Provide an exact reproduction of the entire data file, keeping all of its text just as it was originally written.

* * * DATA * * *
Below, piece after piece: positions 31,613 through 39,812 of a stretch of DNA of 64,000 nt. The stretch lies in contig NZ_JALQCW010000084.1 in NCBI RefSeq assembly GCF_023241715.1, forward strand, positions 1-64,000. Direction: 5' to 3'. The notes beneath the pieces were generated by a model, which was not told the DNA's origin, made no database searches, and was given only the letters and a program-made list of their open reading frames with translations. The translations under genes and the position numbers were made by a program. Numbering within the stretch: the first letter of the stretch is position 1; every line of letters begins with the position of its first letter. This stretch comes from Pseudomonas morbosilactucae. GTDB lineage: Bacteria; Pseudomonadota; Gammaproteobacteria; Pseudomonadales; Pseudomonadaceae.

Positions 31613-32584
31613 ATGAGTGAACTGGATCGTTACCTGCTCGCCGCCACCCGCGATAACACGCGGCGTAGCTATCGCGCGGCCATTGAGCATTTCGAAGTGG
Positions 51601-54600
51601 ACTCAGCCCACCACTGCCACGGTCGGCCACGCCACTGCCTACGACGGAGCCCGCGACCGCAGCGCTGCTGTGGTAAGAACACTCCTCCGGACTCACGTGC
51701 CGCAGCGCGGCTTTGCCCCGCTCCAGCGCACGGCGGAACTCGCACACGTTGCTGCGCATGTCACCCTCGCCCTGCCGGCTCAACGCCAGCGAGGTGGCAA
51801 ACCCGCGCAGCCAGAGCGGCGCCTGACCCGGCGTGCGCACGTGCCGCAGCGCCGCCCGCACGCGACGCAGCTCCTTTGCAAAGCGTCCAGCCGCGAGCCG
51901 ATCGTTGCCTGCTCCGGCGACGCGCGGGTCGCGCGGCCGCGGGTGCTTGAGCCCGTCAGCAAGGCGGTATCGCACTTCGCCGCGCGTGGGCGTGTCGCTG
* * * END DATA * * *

Below, piece after piece: positions 31,613 through 39,812 of a stretch of DNA of 64,000 nt. The stretch lies in contig NZ_JALQCW010000084.1 in NCBI RefSeq assembly GCF_023241715.1, forward strand, positions 1-64,000. Direction: 5' to 3'. The notes beneath the pieces were generated by a model, which was not told the DNA's origin, made no database searches, and was given only the letters and a program-made list of their open reading frames with translations. The translations under genes and the position numbers were made by a program. Numbering within the stretch: the first letter of the stretch is position 1; every line of letters begins with the position of its first letter. This stretch comes from Pseudomonas morbosilactucae. GTDB lineage: Bacteria; Pseudomonadota; Gammaproteobacteria; Pseudomonadales; Pseudomonadaceae.

Positions 31613-32584
31613 ATGAGTGAACTGGATCGTTACCTGCTCGCCGCCACCCGCGATAACACGCGGCGTAGCTATCGCGCGGCCATTGAGCATTTCGAAGTGG
Positions 51601-54600
51601 ACTCAGCCCACCACTGCCACGGTCGGCCACGCCACTGCCTACGACGGAGCCCGCGACCGCAGCGCTGCTGTGGTAAGAACACTCCTCCGGACTCACGTGC
51701 CGCAGCGCGGCTTTGCCCCGCTCCAGCGCACGGCGGAACTCGCACACGTTGCTGCGCATGTCACCCTCGCCCTGCCGGCTCAACGCCAGCGAGGTGGCAA
51801 ACCCGCGCAGCCAGAGCGGCGCCTGACCCGGCGTGCGCACGTGCCGCAGCGCCGCCCGCACGCGACGCAGCTCCTTTGCAAAGCGTCCAGCCGCGAGCCG
51901 ATCGTTGCCTGCTCCGGCGACGCGCGGGTCGCGCGGCCGCGGGTGCTTGAGCCCGTCAGCAAGGCGGTATCGCACTTCGCCGCGCGTGGGCGTGTCGCTG